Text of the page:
our everyday life

What to Make for a Nighttime Snack

by M.H. Dyer, studioD

If you eat a healthy dinner and your stomach is still growling when bedtime nears, don't go to bed hungry. A light, healthy nighttime snack is important for kids and adults who experience late-night or middle-of-the-night hunger pangs. The key is knowing what foods make the best nighttime snacks.

Carbs, Protein and Calcium

To relax your mind and settle down for a good night's sleep, eat nighttime snacks that contain protein, complex carbohydrates and calcium. Protein contains trytophans, amino acids that convert to serotonin and melatonin, which are both believed to calm the brain. Complex carbohydrates and calcium help the brain use tryptophan more efficiently. Combination is key, as carbs, protein and calcium eaten alone may have the opposite effect, stimulating the brain and keeping you awake.


A bowl of whole-grain cereal with milk provides complex carbohydrates, protein and calcium that makes a good nighttime snack. Other carbohydrate, protein and calcium combinations include nuts and cheese; peanut butter on a whole-grain cracker, rice cake or toast; a slice of turkey on a bagel; a small apple and a piece of cheese on a cracker; a boiled egg and toast; and a spoonful of granola stirred into yogurt. Make a bowl of oatmeal with pecans or walnuts and milk or eat an oatmeal raisin cookie with milk.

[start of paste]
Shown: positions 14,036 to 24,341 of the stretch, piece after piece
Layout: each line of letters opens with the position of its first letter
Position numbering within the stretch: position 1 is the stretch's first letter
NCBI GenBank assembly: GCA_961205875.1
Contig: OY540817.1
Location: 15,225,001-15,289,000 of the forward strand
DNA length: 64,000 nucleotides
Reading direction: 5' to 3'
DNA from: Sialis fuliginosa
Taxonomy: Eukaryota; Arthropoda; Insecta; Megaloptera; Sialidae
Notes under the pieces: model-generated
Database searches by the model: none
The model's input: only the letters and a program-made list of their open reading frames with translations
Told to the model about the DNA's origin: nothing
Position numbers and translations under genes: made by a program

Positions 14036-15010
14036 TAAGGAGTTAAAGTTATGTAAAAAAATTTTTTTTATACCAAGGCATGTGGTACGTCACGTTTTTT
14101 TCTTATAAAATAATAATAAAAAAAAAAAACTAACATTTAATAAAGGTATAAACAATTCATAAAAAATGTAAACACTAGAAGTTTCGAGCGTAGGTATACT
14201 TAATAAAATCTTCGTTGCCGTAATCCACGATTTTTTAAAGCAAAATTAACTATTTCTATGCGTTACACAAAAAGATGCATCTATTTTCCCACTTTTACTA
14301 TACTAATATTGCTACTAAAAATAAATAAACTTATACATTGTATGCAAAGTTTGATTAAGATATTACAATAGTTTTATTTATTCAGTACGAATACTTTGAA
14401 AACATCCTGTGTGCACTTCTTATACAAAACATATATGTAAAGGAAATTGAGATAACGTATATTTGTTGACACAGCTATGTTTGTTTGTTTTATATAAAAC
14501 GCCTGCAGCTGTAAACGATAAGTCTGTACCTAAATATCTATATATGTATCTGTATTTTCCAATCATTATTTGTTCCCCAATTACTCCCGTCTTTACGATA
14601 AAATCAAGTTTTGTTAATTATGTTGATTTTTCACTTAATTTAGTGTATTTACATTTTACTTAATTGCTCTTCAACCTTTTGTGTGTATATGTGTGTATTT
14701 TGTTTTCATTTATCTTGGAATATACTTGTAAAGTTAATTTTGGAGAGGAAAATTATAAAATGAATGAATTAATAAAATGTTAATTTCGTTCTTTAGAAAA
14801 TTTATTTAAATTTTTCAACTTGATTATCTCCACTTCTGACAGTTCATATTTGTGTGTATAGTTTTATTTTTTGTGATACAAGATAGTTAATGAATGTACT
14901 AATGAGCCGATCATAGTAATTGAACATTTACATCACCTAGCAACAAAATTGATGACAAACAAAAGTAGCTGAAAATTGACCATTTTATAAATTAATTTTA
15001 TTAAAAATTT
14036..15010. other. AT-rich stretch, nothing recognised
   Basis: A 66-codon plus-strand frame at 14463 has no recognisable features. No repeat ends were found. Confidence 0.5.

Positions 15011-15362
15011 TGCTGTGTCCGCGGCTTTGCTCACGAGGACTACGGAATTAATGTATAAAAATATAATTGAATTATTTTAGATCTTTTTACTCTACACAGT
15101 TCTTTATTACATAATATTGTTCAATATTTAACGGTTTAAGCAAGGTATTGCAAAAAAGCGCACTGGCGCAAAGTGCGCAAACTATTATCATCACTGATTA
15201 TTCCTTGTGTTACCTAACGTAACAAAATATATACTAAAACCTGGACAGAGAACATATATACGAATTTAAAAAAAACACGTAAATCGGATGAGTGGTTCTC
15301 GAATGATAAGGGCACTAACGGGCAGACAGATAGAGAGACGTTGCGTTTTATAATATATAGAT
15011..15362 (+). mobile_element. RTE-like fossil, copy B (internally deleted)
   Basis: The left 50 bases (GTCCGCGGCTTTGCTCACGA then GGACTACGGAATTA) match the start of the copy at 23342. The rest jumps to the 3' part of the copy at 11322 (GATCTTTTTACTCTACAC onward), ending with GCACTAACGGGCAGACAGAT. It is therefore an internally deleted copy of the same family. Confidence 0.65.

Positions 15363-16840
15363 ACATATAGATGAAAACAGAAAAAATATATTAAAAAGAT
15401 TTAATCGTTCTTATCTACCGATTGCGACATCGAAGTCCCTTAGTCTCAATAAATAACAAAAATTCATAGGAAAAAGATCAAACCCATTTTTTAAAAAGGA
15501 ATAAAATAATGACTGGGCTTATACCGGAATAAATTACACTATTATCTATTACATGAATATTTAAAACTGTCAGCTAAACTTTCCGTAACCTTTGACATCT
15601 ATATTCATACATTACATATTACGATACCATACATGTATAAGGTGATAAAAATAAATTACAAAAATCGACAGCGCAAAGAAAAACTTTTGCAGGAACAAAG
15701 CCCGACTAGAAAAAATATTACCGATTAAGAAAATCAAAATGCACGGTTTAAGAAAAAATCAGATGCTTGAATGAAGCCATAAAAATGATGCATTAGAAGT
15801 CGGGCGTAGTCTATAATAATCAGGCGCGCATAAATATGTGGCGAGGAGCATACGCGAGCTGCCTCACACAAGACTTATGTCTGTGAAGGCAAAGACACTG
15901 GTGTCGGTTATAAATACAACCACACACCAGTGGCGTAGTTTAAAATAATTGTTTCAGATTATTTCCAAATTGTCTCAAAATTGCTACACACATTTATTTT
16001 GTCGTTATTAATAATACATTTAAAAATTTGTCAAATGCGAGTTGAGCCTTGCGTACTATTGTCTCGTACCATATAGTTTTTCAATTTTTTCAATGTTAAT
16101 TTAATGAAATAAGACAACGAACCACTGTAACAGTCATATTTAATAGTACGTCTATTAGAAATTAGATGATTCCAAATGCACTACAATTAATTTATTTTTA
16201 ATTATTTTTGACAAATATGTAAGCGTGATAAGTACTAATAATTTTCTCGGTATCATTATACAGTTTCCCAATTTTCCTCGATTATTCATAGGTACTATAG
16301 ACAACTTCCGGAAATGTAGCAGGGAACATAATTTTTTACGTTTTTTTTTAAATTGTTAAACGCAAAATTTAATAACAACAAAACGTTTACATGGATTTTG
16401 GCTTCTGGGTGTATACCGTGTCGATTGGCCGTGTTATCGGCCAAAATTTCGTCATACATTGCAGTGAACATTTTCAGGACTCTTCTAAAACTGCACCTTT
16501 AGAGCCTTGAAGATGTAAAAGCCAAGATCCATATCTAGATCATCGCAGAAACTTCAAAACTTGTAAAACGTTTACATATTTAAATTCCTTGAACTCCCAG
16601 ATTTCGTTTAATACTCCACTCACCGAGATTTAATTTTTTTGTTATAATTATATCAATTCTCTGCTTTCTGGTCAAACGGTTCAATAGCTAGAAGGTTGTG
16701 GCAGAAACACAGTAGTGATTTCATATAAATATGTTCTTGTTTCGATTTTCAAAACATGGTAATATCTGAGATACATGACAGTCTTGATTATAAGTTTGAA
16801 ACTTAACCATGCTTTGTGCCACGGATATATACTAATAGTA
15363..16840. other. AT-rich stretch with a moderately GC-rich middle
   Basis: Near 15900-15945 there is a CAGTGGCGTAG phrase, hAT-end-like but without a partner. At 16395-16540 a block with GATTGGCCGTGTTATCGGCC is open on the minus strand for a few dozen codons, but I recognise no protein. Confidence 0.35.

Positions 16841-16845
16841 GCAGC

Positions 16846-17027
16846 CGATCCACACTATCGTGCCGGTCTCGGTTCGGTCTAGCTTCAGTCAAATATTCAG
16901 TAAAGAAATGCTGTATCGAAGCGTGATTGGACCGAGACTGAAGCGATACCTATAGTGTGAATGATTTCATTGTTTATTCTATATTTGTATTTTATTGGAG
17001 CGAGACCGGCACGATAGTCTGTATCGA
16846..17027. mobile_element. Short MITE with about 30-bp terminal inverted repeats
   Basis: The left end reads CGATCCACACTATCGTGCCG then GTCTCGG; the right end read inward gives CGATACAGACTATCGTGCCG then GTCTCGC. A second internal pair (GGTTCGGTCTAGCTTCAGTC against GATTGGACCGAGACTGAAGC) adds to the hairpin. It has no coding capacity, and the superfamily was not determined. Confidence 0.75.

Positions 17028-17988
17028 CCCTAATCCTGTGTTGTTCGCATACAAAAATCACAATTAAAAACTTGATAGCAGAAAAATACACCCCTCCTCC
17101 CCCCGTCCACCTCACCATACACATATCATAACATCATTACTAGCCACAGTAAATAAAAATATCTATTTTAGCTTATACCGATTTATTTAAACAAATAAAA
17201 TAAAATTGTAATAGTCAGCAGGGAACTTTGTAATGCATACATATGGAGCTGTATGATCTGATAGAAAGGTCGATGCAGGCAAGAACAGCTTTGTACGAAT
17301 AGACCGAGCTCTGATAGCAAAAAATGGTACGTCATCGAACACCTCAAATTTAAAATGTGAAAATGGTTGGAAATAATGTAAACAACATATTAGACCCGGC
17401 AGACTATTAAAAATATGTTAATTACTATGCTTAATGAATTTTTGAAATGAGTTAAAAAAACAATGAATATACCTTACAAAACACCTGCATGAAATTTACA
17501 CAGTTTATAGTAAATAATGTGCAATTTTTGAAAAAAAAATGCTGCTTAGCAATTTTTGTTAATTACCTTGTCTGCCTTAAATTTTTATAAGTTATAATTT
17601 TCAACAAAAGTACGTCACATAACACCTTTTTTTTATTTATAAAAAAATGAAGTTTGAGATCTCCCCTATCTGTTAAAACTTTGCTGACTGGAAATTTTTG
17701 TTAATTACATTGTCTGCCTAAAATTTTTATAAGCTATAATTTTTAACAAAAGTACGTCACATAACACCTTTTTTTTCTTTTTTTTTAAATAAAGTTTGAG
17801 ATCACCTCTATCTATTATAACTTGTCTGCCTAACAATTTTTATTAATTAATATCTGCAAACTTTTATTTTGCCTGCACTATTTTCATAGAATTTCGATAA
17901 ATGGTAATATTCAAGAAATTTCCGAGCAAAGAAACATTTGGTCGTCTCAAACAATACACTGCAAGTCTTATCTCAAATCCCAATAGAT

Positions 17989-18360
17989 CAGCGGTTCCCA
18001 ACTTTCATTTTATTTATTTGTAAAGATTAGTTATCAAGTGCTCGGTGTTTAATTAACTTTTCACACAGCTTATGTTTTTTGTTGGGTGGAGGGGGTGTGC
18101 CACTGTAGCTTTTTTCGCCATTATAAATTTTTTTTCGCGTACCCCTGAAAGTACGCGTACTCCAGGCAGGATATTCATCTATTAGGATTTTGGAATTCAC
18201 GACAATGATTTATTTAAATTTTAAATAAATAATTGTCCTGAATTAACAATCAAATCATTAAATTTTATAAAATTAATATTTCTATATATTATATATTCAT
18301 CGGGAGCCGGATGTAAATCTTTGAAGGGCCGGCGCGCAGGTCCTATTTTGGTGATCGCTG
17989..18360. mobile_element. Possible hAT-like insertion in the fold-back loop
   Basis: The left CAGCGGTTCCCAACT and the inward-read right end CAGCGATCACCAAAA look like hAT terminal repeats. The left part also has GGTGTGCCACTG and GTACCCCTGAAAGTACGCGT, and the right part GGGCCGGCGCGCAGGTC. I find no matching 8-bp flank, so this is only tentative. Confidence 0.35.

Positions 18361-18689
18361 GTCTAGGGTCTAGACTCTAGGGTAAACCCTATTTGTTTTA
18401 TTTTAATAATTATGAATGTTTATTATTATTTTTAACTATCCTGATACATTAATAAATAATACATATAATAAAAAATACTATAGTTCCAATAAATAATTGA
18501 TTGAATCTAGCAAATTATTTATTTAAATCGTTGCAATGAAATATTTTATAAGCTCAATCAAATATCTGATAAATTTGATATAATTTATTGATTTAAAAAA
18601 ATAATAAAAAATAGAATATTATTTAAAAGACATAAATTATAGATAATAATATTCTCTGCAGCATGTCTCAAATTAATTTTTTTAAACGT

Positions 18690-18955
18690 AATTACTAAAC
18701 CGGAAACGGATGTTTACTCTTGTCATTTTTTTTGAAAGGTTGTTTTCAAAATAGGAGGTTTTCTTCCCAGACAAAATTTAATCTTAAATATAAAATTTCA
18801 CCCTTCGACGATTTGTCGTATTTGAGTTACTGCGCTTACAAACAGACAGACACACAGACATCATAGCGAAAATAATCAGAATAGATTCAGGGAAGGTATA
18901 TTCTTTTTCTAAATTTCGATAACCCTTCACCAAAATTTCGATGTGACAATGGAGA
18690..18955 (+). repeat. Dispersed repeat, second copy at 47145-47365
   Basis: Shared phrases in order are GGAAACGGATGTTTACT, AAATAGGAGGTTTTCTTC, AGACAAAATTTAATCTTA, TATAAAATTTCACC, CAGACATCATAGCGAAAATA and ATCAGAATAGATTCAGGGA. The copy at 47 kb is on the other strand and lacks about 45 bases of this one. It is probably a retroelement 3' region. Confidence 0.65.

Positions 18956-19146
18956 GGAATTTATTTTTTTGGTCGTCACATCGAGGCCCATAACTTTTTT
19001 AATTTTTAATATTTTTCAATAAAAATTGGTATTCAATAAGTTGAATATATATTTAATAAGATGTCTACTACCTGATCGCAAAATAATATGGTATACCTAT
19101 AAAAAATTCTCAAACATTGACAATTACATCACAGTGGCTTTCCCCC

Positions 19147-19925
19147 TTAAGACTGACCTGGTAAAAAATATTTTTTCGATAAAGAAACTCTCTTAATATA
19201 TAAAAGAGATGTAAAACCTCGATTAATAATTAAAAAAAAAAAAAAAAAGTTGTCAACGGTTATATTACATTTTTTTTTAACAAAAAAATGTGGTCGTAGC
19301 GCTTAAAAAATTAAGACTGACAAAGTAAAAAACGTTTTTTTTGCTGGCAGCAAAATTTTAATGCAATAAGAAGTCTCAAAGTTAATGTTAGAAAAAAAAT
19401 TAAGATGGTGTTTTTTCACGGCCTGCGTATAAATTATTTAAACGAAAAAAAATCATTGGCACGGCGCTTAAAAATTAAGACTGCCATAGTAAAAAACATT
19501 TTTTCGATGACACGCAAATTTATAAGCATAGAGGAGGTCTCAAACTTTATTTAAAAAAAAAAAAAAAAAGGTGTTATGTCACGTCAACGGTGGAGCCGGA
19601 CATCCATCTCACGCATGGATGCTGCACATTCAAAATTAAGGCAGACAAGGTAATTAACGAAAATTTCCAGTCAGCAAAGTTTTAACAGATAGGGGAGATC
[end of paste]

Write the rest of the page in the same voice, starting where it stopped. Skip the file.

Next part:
General Rules

Keep your nighttime snack light and small, as large snacks keep your digestive system busy into the wee hours. A heavy snack may make you fall asleep faster, but the workings of your tummy may cause you to awaken during the middle of the night, or to sleep fitfully and wake feeling unrested. A light snack 45 minutes to an hour before bedtime keeps you satisfied through the night without overworking your digestive system.

What to Avoid

Avoid late dinners and don't eat heavy meals within four to six hours of bedtime. Forgo coffee, tea, cola, or nighttime snacks containing chocolate or other stimulants that may keep you awake. Skip spicy foods or foods containing onions or garlic, which may cause heartburn and other digestive upsets.

About the Author

M.H. Dyer began her writing career as a staff writer at a community newspaper and is now a full-time commercial writer. She writes about a variety of topics, with a focus on sustainable, pesticide- and herbicide-free gardening. She is an Oregon State University Master Gardener and Master Naturalist and holds a Master of Fine Arts in creative nonfiction writing.